Malware is a constant danger on any internet-connected device, and whether you spend most of your computing time at home or work, the last thing you need is for your date to be interfered with. Viruses and malware are not necessarily the same, but they are always to be avoided for obvious reasons.
Built-in protection has come a long way in recent times. The latest versions of Windows come with fairly robust software as standard to keep users safe – although more educated computer users tend to prefer the idea of taking additional steps wherever possible. Similarly, Apple devices are generally considered inherently safer – although whether that is down to the quality of the software or the userbase being relatively small enough to ensure that it is not worthwhile to target it is up for debate. Nevertheless, we have several great tips concerning things you can do, and otherwise should be aware of, to keep your setup as safe as possible.
1. Install Specialist Anti-Malware Software
As noted, there’s a good chance that if you stick with fairly mainstream devices, you already have a fair degree of protection built-in. Microsoft, Apple and various other hardware and software providers go to great lengths to keep users safe by default. However, malware is an arms race of sorts, and there are just as many people seeking to overcome essential protection as there are defending users, so it makes sense to go with special software to keep you safe. They work over and above basic protection and keep an eye on files, downloads and websites in real-time to block any potential threats.
2. Keep that Software Up to Date
Your job isn’t done as soon as you install anti-malware software. As noted, the arms race involved with malware protection means that breakthroughs are being made all the time – some are good for you and your data, while others not so much. Reputable software is continuously updated to take account of new threats, and the best option is to enable automatic updates. If not, you should check for new software on at least a weekly basis if you want to remain ahead of the curve.
3. Scan Often
Real-time protection is excellent and will cover the bulk of malware issues that you might encounter, but it is always better to be safe than sorry and regular scans can catch anything your software might have missed. As with updates, they can be scheduled to take place regularly, and this is a great idea, but these scans can take up a lot of resources, especially on older computers, so a manual schedule is excellent, just as long as you remember to do it.
4. Keep Your Operating System Up to Date
As we have mentioned on a couple of occasions already, a significant part of your protection is available on an operating system level. Providers of these systems have big reputations and ones that they seek to protect, so they are always hard at work to ensure that any bugs and loopholes are closed quickly. Their efforts only take effect on your system if you keep everything up to date, so don’t leave the OS out of your update routine.
5. Keep Your Network Secure
You don’t need to be a networking expert to take the necessary steps to keep your network secure, and it is highly recommended. The software will protect you from incidental threats but may be less effective at concerted attempts to gain access and to then inject malware and other unwanted code. Keep passwords secure on routers and Wi-Fi and ensure that any built-in firewalls and security software are active and up to date.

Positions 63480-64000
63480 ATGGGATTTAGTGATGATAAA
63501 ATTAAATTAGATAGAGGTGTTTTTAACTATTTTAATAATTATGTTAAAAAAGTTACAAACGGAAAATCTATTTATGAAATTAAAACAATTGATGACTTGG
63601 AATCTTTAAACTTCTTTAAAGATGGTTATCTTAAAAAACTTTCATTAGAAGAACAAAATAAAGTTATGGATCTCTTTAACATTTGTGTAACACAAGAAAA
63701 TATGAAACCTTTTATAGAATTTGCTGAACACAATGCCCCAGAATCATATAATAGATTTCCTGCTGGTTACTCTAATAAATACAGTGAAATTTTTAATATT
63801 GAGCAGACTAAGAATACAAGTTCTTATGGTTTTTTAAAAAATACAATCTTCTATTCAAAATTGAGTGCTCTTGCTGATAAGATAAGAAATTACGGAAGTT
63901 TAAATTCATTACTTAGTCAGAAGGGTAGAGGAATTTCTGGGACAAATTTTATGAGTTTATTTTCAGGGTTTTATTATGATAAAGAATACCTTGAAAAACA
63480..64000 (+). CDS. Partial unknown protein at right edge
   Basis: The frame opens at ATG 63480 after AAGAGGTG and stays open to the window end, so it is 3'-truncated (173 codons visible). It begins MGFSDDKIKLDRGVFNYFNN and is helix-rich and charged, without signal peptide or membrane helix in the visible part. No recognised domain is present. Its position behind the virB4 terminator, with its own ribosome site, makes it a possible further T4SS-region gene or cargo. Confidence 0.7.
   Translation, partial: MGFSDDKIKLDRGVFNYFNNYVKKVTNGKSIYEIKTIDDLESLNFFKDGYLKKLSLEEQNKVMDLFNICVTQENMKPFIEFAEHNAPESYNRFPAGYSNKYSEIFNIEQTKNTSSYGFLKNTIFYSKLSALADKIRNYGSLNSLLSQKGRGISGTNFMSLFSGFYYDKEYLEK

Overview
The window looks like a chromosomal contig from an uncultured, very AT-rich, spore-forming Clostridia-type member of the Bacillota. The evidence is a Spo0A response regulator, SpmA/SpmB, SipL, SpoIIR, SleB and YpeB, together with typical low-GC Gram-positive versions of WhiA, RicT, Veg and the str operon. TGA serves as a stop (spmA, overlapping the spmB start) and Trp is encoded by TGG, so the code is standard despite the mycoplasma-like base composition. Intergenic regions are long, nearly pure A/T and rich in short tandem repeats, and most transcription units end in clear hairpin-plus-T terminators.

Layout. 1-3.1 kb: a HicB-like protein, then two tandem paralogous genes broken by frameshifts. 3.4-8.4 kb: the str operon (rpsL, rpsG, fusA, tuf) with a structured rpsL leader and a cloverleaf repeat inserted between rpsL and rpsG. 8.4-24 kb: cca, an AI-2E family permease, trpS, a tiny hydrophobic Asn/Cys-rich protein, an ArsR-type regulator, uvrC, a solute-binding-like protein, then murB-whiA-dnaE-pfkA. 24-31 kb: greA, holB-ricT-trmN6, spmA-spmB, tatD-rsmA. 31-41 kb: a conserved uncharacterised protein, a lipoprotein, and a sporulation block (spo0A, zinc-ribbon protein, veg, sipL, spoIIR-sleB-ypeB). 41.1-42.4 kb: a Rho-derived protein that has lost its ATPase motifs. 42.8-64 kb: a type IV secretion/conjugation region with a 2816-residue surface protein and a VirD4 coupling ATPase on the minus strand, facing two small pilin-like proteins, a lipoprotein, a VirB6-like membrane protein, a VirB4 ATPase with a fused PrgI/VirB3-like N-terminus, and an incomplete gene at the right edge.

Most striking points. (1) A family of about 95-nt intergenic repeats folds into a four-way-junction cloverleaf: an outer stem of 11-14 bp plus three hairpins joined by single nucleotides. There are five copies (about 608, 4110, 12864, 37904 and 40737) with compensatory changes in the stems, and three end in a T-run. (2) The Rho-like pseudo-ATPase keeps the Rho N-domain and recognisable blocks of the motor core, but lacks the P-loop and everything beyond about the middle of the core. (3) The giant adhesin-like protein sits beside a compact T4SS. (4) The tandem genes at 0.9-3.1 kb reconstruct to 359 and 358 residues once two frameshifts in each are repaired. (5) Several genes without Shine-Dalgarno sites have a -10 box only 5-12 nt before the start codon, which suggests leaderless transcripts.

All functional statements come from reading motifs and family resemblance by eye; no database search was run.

6. Keep an Eye on Your Online Behaviour
As a general rule of thumb, we would advise never to click links in emails unless they come from sources that you trust implicitly. Even then, only click links you have specifically requested, such as to reset a password. When you receive an email notifying you of issues with your account from a business, bank or anything else, go direct to the source or contact them outside of the online space rather than using links in an email.
7. Share as Little Personal Information as Possible
Unwanted access to files and data is not just the result of brute force or code – you can also expose yourself by oversharing. If there is something you use as a common password or security answer, like your mother’s maiden name or first pet, keep that kind of information off Facebook and other social networks. We saw an extreme example recently, but a memorable one, where someone posited that the images you often see where the name of your first pet and the first road you lived on is your Hollywood name – it sounds fun and innocent, but it exposes more information than you might like.
8. Avoid Open Wi-Fi
We have discussed the security risks of open, shared Wi-Fi elsewhere on the site in-depth, but the fact remains that they are a great way to open yourself up to attacks in a manner that directly contradicts our advice on network security above. Free wi-fi in a pub or coffee shop is useful, but it is best used to check sports score, read the news or anything else similarly impersonal rather than checking your online bank account and work email.
9. Keep a Backup of Anything Important
Whether you get stung by ransomware or conventional malware, the effects can be limited if you have a second copy of everything important. The lengths you go to will depend on your personal approach to digital security. You could burn all your important files onto a DVD each week, keep a second hard-drive that backs up the first automatically but is usually disconnected or try one of the multitudes of online services.
10. Use Different Passwords Everywhere
This is a trickier tip than it might appear. Everyone, us included, suggests a different password for every site, but we are equally concerned with writing them down. Use ones you can remember if possible, or consider a service that keeps your passwords secure across multiple devices, such as LastPass or even your Google account.